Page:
The very best film that I saw back at the Sundance Film Festival earlier this year, The Spectacular Now is one of the strongest coming of age stories that we’ve had this decade and easily one of the best films of the year so far (as well as the only film I’ve been moved enough to attend multiple screenings of so far in 2013). Fueled by a revelatory performance by Miles Teller and a brilliant one by Shailene Woodley that deserves to be remembered at the Oscars next year, this is an incredible little flick. Director James Ponsoldt has teamed up with Scott Neustadter and Michael H. Weber, the scribes of (500) Days of Summer to adapt the young adult novel of the same name, and the end result is something truly special. I’ve seen many a movie take the broad strokes of this film and craft an inferior product out of it, but this team hit an absolute home run. Perhaps some of the magic was there in the aforementioned novel upon which this film is based, but a lot of it has to have come from this cast and crew. All of them are at the top of their respective games and they completely won me over. Pun aside, this film is downright spectacular.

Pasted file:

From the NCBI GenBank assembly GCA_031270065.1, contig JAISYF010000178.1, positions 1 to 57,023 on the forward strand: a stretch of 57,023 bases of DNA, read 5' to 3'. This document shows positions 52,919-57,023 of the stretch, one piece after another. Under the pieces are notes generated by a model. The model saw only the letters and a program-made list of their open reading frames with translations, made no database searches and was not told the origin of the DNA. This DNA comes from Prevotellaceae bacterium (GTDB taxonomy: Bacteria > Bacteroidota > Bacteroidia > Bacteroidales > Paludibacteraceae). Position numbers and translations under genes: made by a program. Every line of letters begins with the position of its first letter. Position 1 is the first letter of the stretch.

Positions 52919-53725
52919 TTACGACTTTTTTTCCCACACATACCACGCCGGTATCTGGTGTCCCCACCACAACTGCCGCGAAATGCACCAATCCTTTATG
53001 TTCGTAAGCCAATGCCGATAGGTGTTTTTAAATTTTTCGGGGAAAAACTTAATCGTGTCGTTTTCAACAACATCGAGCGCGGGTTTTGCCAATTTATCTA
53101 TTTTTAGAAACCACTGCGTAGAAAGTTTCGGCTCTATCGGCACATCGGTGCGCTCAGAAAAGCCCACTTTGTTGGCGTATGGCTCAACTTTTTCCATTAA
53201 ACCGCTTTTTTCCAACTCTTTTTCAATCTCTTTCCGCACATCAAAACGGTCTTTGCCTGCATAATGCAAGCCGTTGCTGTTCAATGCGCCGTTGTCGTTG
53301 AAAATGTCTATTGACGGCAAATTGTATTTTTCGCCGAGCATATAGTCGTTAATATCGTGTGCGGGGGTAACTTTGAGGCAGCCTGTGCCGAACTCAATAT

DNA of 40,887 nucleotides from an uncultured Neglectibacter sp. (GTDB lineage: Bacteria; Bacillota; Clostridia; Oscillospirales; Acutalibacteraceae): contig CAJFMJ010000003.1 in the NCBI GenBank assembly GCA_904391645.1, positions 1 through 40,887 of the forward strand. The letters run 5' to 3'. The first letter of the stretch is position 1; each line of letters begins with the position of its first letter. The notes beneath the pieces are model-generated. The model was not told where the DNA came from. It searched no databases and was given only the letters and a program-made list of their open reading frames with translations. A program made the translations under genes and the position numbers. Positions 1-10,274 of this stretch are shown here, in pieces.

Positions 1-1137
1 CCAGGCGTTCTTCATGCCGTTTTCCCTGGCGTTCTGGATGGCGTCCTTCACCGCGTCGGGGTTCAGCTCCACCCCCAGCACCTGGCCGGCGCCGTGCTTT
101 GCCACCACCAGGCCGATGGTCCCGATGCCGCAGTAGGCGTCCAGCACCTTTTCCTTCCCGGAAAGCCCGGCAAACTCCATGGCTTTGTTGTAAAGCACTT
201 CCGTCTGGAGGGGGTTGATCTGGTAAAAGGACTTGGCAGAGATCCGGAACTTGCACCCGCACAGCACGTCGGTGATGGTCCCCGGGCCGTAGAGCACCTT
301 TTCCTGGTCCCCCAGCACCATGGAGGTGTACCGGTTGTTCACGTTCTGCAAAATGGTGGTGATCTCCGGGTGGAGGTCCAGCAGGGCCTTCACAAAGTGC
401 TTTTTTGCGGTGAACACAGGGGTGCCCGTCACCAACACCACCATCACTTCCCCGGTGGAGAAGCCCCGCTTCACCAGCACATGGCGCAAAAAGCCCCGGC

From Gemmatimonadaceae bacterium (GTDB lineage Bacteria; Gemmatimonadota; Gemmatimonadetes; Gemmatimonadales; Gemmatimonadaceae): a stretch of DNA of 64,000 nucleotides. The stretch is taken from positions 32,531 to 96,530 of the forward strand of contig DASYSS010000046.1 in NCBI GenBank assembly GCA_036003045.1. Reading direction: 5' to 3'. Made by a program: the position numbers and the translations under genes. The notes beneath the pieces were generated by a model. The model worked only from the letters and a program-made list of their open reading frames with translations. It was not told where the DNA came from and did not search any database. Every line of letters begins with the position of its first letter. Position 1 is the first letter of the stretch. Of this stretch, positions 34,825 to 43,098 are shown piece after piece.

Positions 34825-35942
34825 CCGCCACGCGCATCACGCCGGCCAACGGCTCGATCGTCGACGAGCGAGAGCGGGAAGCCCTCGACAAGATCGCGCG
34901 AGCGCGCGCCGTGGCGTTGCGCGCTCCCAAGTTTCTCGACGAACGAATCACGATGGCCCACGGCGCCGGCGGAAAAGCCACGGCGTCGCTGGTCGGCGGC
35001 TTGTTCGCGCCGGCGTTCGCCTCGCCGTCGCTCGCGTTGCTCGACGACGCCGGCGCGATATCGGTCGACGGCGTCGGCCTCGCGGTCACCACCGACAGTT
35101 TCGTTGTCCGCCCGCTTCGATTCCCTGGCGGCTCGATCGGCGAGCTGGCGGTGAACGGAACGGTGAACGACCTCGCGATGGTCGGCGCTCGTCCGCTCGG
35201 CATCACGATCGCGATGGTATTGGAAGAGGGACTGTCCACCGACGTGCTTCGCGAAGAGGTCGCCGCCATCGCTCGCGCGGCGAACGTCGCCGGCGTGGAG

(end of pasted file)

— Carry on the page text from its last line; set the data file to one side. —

A moving dramedy that brilliantly reflects that period of adolescence when high school is ending, the film is narrated by our protagonist Sutter Keely (Teller). Sutter is the kind of guy who lives in the moment and pays no mind to what the future may hold. He’s a smart kid, nice to his classmates, and the life of the party, but class is of no interest to him. All he needs are his girlfriend Cassidy (Brie Larson) and a drink in his hand. The former is removed from the equation when she gets the wrong idea about him trying to get his one of his friends laid. That leads to him getting drunk that night and passing out. He wakes up the next morning on the lawn of classmate Aimee Finicky (Woodley). She knows who he is, and he claims to know her, though they’ve never run in the same circles. She’s a bit of a bookworm, someone who wakes up at 6am to do her mother’s paper route for her instead of first getting home then. Sutter takes a liking to her and wants to help her loosen up, but Aimee is falling for him. They soon embark on a tentative relationship, but Aimee is going places and Sutter has yet to learn that his current path is one of alcoholism and destruction. The movie is incredibly honest about this type of situation, but it’s also rather unsentimental. The chips fall where they have to. I was moved nearly to tears when both characters realize just what kind of a situation they’re in.